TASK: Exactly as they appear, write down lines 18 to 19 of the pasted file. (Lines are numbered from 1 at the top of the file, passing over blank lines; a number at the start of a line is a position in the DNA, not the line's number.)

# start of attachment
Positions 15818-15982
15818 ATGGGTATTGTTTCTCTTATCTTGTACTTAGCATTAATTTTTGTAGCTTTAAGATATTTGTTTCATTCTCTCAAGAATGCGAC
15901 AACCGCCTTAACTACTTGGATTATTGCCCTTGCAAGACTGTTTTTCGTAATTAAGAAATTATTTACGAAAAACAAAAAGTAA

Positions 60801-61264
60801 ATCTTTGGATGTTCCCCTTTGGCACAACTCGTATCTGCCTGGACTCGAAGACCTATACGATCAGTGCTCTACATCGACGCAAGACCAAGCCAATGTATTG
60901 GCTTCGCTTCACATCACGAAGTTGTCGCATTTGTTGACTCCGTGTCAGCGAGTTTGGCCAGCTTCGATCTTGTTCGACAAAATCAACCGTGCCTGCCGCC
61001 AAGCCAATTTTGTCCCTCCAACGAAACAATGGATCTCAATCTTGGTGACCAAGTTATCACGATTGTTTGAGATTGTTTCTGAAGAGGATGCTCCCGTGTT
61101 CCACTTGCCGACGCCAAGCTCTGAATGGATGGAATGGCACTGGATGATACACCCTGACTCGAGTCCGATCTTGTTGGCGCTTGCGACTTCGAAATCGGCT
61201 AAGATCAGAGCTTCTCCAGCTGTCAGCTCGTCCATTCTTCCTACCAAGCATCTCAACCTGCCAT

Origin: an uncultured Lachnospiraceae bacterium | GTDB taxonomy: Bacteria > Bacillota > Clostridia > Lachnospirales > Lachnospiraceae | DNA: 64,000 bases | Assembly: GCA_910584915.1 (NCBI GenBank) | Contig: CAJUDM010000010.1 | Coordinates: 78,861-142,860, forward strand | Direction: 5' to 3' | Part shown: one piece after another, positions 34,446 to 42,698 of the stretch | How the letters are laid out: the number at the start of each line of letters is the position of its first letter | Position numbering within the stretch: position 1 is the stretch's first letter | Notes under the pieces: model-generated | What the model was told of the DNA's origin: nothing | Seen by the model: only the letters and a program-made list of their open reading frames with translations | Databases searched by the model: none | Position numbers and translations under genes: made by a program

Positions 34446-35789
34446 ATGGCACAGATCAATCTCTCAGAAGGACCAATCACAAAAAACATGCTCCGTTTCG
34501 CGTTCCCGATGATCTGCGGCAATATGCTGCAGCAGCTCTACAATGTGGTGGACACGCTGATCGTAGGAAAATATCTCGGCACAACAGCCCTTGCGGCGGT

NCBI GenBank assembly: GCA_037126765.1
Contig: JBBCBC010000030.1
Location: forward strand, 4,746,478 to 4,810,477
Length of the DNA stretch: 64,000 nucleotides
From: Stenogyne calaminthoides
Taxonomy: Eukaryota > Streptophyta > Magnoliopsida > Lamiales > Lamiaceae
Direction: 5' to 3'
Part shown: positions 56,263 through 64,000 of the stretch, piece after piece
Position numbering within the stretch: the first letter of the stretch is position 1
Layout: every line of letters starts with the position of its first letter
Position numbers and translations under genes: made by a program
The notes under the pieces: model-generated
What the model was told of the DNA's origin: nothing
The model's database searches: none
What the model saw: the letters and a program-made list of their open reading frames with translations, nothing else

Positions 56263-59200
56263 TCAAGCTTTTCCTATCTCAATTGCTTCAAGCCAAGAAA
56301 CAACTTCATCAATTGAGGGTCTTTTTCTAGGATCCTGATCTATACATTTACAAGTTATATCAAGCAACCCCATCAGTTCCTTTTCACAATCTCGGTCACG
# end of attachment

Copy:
From: Stenogyne calaminthoides
Taxonomy: Eukaryota > Streptophyta > Magnoliopsida > Lamiales > Lamiaceae